# How to migrate from MIP to LSP ?¶

Since LocalSolver offers operators `sum`

, `product`

and arithmetic
comparisons, any integer program can be directly written in the LocalSolver
modeling language, provided that integer variables are rewritten as a weighted
sum of binary variables. However, such a model is often not suited for local
search and a set of simple operations should be performed on your model in
order to reach the highest performance.

Let us consider the car sequencing problem detailed in our
*step by step example*. Here
is the standard integer program for this problem, written in LocalSolver
syntax, assuming that all variables have been defined beforehand:

```
// A MIP-like MODEL FOR THE CAR SEQUENCING PROBLEM
for[c in 1..nbClasses]
constraint sum[p in 1..nbPositions](cp[c][p]) == card[c];
for[p in 1..nbPositions]
constraint sum[c in 1..nbClasses](cp[c][p]) == 1;
for[o in 1..nbOptions][p in 1..nbPositions]
constraint op[o][p] >= sum[c in 1..nbClasses : options[c][o]](cp[c][p]);
for[o in 1..nbOptions][j in 1..nbPositions-Q[o]+1]
constraint nbVehicles[o][j] == sum[k in 1..Q[o]](op[o][j+k-1]);
for[o in 1..nbOptions][j in 1..nbPositions-Q[o]+1] {
constraint violations[o][j] >= nbVehicles[o][j] -P[o];
constraint violations[o][j] >= 0;
}
constraint obj == sum[o in 1..nbOptions][p in 1..nbPositions-Q[o]+1](violations[o][p]);
minimize obj;
```

## Decision variables and intermediate expressions¶

As explained in our *modeling principles*,
the most crucial modeling decision is the choice of the set of decision
variables. Here, the set of `cp[c][p]`

is a good set of decision variables
since the values of all other variables can be inferred from the values of
`cp[c][p]`

. Now intermediate variables can be written as such. For instance
the constraint `nbVehicles[o][j] == sum[k in 1..Q[o]](op[o][j+k-1])`

can be
turned into an expression defining the term
`nbVehicles[o][j] <- sum[k in 1..Q[o]](op[o][j+k-1])`

.

## Using non-linear operators instead of linearizations¶

Now we can observe that some equations in this model are in fact linearizations
of arithmetic or logic expressions. For instance the constraint
`op[o][p] >= sum[c in 1..nbClasses : options[c][o]](cp[c][p])`

merely states
that `op[o][p]`

is equal to 1 as soon as one of the given terms is equal to 1
what is more naturally expressed as a `or`

:
`op[o][p] <- or[c in 1..nbClasses : options[c][o]](cp[c][p])`

Finally the pair of constraints on `violations[o][j]`

are just the linear
fashion of defining the maximum of a certain number of variables, what is
directly written in LocalSolver as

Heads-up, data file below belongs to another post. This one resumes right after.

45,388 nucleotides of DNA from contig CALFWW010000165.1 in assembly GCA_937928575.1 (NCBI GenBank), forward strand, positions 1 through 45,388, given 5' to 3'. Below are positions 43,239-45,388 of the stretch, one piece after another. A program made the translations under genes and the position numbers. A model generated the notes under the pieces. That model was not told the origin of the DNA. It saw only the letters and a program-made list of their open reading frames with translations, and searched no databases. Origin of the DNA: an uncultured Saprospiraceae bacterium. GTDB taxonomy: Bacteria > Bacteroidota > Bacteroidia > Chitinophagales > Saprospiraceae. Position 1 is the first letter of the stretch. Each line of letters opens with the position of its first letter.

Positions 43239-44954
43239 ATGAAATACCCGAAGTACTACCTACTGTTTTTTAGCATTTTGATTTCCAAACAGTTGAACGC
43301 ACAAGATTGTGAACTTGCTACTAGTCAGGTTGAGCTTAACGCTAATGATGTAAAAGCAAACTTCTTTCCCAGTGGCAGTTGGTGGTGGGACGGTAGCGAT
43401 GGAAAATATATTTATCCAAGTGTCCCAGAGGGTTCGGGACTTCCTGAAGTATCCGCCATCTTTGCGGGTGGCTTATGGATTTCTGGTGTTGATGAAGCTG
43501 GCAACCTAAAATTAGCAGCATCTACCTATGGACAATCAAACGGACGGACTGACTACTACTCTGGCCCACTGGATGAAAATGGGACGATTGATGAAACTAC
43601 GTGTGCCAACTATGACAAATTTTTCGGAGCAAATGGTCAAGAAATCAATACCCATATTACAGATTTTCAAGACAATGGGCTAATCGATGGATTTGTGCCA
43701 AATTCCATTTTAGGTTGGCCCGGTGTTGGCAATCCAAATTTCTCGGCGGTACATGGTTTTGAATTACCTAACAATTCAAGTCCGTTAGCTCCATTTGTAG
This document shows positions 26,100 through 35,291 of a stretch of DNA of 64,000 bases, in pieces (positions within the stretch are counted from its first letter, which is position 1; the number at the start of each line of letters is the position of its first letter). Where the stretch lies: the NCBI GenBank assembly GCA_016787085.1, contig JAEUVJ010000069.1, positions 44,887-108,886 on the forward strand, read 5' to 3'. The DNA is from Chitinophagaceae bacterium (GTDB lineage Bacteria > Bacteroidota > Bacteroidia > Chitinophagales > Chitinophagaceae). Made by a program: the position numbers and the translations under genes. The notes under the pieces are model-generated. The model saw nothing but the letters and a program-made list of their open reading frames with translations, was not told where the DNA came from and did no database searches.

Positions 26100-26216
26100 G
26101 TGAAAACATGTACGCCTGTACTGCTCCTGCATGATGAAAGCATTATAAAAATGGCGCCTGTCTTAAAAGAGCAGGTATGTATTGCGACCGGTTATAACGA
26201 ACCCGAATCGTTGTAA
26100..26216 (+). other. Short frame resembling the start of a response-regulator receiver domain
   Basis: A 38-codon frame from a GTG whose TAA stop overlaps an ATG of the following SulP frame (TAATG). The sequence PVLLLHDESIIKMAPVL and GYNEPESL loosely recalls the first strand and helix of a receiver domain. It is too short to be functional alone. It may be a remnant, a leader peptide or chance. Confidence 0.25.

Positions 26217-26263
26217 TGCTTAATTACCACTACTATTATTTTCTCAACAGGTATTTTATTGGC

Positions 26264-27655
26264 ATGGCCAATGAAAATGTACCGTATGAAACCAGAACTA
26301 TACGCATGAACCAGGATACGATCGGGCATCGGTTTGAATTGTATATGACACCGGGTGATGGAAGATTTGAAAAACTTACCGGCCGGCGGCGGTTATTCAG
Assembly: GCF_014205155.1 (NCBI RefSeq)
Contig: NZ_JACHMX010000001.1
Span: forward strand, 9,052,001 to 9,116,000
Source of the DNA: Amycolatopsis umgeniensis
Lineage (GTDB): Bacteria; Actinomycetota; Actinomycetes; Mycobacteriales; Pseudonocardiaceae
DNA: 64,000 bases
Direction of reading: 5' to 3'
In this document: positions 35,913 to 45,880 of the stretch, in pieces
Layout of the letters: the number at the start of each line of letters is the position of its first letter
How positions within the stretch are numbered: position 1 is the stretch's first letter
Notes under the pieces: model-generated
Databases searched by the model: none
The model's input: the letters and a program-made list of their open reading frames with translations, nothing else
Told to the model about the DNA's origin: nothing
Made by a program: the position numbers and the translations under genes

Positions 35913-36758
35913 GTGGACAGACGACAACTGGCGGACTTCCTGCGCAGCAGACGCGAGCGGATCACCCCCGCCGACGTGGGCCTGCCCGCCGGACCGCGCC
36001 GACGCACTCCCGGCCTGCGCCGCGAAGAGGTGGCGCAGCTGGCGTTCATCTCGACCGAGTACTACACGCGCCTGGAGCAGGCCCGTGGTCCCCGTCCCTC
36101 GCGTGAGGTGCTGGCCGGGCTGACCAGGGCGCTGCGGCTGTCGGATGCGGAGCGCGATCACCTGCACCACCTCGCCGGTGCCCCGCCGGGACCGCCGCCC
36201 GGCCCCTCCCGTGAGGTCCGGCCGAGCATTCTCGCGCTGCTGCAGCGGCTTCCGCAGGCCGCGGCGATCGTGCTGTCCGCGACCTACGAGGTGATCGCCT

`violations[o][j] <- max( nbVehicles[o][j] -P[o], 0)`

.

Similarly, all linearizations of a maximum, a condition or a conjunction should
be translated into their direct LocalSolver formulation with operators
`max`

, `iif`

and `and`

. Piecewise linear function can be simply written
as well. If your MIP contains a piecewise linear function (possibily with
associated binary variables) making `Y`

equal to `f(X)`

such that on any
interval `[c[i-1],c[i]]`

we have `Y = a[i] * X + b[i]`

with i in (1..3),
then you will directly define Y as follows:
`Y <- X < c[1] ? a[1]*X+b[1] : (X < c[2] ? a[2]*X+b[2] : a[3]*X+b[3]);`

After these transformations we obtain the following model:

```
function model() {
cp[1..nbClasses][1..nbPositions] <- bool();
for [c in 1..nbClasses]
constraint sum[p in 1..nbPositions](cp[c][p]) == nbCars[c];
for [p in 1..nbPositions]
constraint sum[c in 1..nbClasses](cp[c][p]) == 1;
op[o in 1..nbOptions][p in 1..nbPositions] <- or[c in 1..nbClasses : options[c][o]](cp[c][p]);
nbCarsWindows[o in 1..nbOptions][p in 1..nbPositions-ratioDenoms[o]+1] <-
sum[k in 1..ratioDenoms[o]](op[o][p+k-1]);
nbViolationsWindows[o in 1..nbOptions][p in 1..nbPositions-ratioDenoms[o]+1] <-
max(nbCarsWindows[o][p]-ratioNums[o], 0);
obj <- sum[o in 1..nbOptions][p in 1..nbPositions-ratioDenoms[o]+1](nbViolationsWindows[o][p]);
minimize obj;
}
```

## Remove useless constraints¶

If your model contains valid inequalities they can (and should) be removed. Since LocalSolver does not rely on a relaxation of the model, these inequalities would only burden the model.

You must omit symetry breaking constraints as well: since LocalSolver does not rely on tree-based search, breaking symetries would just make it harder to move from a feasible solution to another one. Typically it could prevent LocalSolver from considering a nearby improving solution.